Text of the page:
“Great things are done by a series of small things brought together.”
- Vincent Van Gogh
In the same way that the material world is composed of small things: of atoms, protons, quarks and forces – so too is the emotional, driven life of any physical being experienced in pieces and parts. In days, hours, minutes and quarters of the hour.
These life particles are the blessing and the curse of existence. The moment is always beautiful, the moment is always terrible.
For Patrick Dethlefs, a series of moments is exactly what has created his collaged, cubist sense of reality. Told in stories, Dethlef's is a painting of life recognized. Of moments as currency. Of now being more important than hope.
Like his constitutional patchwork of moments, there is an imbroglio of elements that has drawn me to the work of the young Dethlefs. And it begins in that inferno where simplicity becomes complicated. Beyond that, what Dethlefs represents for this author is the motion of song as study. Experience as a solar system-sized schoolhouse. Music as an altar before the window to the world.
I believe in the profundity of simplicity. Of organic arrangements. Solitary instruments beneath the night. Crisp parables. The endlessness of everything taller than me.
The first night I met Patrick Dethlefs he stood at the head of a darkened room with his acoustic guitar. He stood in front of a condenser microphone and half the world outside the doors of the bar. And, he was captivating. Charming.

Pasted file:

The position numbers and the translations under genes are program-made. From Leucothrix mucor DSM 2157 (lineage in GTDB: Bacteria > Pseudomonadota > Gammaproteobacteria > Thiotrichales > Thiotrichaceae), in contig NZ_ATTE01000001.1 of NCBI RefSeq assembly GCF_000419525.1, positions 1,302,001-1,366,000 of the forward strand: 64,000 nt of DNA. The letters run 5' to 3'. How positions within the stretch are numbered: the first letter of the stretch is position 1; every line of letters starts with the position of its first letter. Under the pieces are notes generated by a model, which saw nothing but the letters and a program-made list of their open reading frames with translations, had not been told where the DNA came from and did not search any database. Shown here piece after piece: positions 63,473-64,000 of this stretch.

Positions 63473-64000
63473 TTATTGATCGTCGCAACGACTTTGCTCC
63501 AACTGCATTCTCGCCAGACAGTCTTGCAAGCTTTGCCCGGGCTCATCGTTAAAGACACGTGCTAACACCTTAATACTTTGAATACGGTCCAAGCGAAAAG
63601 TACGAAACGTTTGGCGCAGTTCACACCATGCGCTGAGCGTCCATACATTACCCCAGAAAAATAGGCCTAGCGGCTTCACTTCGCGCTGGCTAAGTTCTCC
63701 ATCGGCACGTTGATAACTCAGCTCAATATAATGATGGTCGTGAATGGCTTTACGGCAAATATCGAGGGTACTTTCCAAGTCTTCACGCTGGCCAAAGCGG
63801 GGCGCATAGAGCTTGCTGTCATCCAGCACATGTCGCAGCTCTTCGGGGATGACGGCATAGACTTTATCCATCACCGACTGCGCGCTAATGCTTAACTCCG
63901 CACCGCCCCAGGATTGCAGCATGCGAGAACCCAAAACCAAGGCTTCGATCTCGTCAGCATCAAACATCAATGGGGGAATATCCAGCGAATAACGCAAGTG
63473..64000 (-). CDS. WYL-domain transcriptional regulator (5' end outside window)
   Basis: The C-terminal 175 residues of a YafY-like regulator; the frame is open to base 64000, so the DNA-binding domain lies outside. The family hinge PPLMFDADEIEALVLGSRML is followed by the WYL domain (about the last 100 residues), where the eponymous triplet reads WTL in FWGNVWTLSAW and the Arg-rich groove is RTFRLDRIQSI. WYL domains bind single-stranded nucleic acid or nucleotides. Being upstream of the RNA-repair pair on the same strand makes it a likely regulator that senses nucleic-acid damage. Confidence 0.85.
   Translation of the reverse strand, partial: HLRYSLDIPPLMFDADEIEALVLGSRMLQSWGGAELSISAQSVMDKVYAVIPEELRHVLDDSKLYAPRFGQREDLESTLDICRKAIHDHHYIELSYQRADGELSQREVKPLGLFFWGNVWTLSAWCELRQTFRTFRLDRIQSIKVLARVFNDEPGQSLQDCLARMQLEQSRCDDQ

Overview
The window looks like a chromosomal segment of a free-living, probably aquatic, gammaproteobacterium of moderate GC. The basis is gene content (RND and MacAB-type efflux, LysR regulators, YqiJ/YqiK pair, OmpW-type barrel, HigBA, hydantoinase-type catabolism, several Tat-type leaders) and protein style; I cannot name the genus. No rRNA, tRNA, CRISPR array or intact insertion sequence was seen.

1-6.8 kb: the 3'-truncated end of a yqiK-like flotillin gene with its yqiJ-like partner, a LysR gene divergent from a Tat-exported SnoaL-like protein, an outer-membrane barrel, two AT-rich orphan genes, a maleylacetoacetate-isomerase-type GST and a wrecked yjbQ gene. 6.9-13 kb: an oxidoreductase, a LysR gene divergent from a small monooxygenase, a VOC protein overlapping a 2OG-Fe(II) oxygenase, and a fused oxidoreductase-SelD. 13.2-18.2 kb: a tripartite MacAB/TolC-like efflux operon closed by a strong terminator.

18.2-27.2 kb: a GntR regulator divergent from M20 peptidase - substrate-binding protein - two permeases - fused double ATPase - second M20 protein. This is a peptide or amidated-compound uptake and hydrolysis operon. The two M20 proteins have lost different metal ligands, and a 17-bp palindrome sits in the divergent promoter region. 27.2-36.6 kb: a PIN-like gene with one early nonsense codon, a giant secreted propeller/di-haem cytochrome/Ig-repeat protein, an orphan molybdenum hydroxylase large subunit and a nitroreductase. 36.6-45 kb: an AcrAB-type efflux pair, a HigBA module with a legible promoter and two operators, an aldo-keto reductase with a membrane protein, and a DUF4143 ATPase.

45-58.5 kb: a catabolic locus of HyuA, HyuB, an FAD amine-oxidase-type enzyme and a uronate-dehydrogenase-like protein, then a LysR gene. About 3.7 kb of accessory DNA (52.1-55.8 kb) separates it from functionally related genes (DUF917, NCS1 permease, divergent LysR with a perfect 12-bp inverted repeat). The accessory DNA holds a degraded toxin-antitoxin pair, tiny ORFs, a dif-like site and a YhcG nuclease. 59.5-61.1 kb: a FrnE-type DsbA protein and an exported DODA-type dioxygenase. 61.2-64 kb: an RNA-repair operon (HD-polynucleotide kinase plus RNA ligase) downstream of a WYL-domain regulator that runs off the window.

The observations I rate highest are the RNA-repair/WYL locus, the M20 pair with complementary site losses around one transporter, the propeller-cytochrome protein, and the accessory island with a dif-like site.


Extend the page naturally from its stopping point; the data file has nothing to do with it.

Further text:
But he was also solitary. Everything about it was simple: on that stage was just Dethlefs, one guitar, one mic and one story at a time.
I have carried with me one small, powerful maxim: what matters most are beautiful moments. The idea is simple, putting it into practice is difficult. This is what I feel about Patrick Dethlefs music: to find the simple, you must first profoundly understand – nay, toil – with the complicated cacophony of existence.
Perhaps the premier and defining series of moments for Dethlefs came just last year. Attending the Telluride Bluegrass Festival, Dethlefs approached Ben Sollee, the gifted cellist who once played in The Sparrow Quartet with Bela Fleck. Bravely, Dethlefs spoke with Sollee, giving him a copy of his recordings. Fast-forward to a time later: Dethlefs follows-up his initial meeting with Sollee, with an email. Sollee responds. He tells the kid that he listened to his stuff. And, he liked it. Sollee then came back through Colorado and they played a show together at the Oriental Theater. Then, Dethlefs went out to Kentucky to play and record with multi-talented Sollee.
At the writing of this, Patrick Dethlefs is only 20 years old. But his songs feel aged, like the tradition that they call to. Perhaps this comes from the other defining moment of Dethlefs life – one that he both does and doesn’t let cage him: the death of his father. “Dad’s Song” is an honest, clean homage to the man that helped ignite the music that has become so central to his life. It is obvious why a father’s death could prove to be a fulcrum point, and agent for change in one’s life. But apart from the terrible sadness that his death put Dethlef’s family through – Patrick’s father continues to be a beacon of inspiration, an impetus for invention, a core of creation.
Dethlef’s father played music. And it was because of this life at home, with his father and mother, why Dethlefs started playing trumpet and guitar at all. In his early teens, Dethlefs played electric. He had a band that was much different from the trail he blazes now. His father only saw him play live, once. It’s this idea coupled with the pride he knows his father would have had for this new direction, this bubbling of talent that he has produced – that help guide him. If not overtly, implicitly. To this day, Dethlefs most-prized possession is his father’s Martin D-41.